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Cyclodiode photocoagulation for refractory glaucoma after penetrating keratoplasty.
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|Title: ||Cyclodiode photocoagulation for refractory glaucoma after penetrating keratoplasty.|
|Citation: ||Ophthalmology, 108(11): 1986-1991|
|Publisher: ||Elsevier Science Direct|
|Issue Date: ||2001 |
|PubMed ID: ||11713066|
|Additional Links: ||http://www.ncbi.nlm.nih.gov/pubmed/11713066|
|Abstract: ||OBJECTIVE: This study analyzes the results of intraocular pressure (IOP) reduction by contact diode cycloablation (cyclodiode) in cases of refractory glaucoma after penetrating keratoplasty. DESIGN: Retrospective noncomparative, interventional case series. PARTICIPANTS: Twenty-eight eyes in 28 patients attending the Moorfields Eye Hospital. INTERVENTION: Cyclodiode (40 applications x 1.5 W x 1.5 seconds over 270-300 degrees ) was used to control the IOP in refractory glaucoma after penetrating keratoplasty. MAIN OUTCOME MEASURES: Postoperative IOP, graft status, visual acuity, and number of antiglaucoma medications were recorded after cyclodiode treatment. RESULTS: Cyclodiode resulted in a reduction of IOP from a median of 33 mmHg (interquartile range [28, 40.5]) to a median of 15 mmHg (interquartile range [12, 20.5]). Most patients had a significant lowering in IOP with a median reduction of 16 mmHg (interquartile range [12, 25]; P < 0.0001). IOPs of 6 to 21 mmHg were achieved in 22 patients (79%). Sixteen patients (57%) required more than one treatment with cyclodiode to control the IOP, with three patients (11%) requiring three treatments and two patients (7%) requiring four treatments. Visual acuity improved (> two Snellen lines of acuity) in three patients (11%) and remained the same (+/- one Snellen line) in 17 patients (61%). The mean number of antiglaucoma medications before cycloablation was 2.6 and was 1.8 after treatment (P < 0.001). Of the 19 patients (68%) with originally clear grafts, three grafts (16%) developed opacification. One patient (4%), with a history of nanophthalmos and recurrent uveal effusion, had delayed hypotony (IOP < 6 mmHg) occurring 46 months after the diode treatment. All patients had at least 6 months follow-up. CONCLUSIONS: These patients have often undergone multiple previous complicated ocular interventions and are often not suitable for filtration surgery. Reduction of IOP with maintenance of visual acuity and a good safety profile was achieved in most patients in this study but may require multiple treatments. We propose cyclodiode as an effective treatment for many patients in the management of refractory glaucoma after penetrating keratoplasty.|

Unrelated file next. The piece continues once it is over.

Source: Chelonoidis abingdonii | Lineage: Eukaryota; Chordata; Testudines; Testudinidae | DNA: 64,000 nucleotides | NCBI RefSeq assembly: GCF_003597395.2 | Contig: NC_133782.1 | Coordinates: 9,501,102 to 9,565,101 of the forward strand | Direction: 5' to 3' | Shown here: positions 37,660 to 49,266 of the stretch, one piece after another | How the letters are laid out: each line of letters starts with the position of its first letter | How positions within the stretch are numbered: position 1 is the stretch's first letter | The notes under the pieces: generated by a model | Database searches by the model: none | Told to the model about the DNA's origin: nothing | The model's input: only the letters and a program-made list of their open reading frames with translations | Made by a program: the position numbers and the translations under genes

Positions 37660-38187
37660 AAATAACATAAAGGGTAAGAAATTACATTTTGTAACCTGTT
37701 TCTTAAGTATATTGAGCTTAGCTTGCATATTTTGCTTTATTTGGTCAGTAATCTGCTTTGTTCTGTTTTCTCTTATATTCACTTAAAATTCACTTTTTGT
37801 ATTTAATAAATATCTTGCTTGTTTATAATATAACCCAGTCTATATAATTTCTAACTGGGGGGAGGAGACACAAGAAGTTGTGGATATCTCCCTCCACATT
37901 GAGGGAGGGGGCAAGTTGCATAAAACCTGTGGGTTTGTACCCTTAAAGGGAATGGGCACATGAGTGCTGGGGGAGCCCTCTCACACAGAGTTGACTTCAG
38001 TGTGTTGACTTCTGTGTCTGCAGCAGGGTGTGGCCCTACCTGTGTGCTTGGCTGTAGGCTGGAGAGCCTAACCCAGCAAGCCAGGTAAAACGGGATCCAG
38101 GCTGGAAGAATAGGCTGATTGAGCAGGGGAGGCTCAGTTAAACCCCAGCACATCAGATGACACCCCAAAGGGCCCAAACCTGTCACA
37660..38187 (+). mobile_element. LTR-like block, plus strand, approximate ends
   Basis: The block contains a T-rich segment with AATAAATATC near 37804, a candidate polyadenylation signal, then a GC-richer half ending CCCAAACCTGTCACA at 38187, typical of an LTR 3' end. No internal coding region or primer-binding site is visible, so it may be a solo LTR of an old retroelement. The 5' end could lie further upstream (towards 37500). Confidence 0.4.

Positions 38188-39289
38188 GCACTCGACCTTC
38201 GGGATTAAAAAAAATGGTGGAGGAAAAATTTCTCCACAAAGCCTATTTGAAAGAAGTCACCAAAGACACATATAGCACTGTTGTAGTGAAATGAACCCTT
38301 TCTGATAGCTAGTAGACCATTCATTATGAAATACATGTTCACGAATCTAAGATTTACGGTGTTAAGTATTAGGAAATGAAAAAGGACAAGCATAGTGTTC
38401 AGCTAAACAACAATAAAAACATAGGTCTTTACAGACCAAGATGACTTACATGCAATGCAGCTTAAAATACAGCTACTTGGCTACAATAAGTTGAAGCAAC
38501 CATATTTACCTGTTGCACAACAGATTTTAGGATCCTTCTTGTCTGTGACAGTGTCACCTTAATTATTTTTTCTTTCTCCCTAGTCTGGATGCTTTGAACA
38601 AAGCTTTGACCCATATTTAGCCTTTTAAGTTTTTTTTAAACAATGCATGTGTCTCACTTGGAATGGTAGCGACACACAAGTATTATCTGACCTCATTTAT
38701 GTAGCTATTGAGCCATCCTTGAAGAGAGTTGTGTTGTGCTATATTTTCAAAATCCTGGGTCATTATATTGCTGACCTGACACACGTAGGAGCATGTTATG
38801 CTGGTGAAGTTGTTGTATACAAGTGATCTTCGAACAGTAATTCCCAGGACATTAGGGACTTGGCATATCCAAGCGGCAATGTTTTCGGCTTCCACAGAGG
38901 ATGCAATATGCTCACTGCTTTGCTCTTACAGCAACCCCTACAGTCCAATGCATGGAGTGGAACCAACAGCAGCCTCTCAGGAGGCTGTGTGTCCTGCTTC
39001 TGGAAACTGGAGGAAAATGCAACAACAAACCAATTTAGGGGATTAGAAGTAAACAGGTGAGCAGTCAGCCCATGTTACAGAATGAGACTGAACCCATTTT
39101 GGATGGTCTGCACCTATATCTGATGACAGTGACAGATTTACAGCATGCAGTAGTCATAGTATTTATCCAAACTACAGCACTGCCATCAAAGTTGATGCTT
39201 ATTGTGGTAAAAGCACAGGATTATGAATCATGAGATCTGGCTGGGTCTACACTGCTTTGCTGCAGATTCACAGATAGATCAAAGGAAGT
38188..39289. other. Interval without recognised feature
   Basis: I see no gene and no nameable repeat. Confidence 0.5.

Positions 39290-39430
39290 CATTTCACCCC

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|Appears in Collections: ||Centre for Health and Social Care Improvement|
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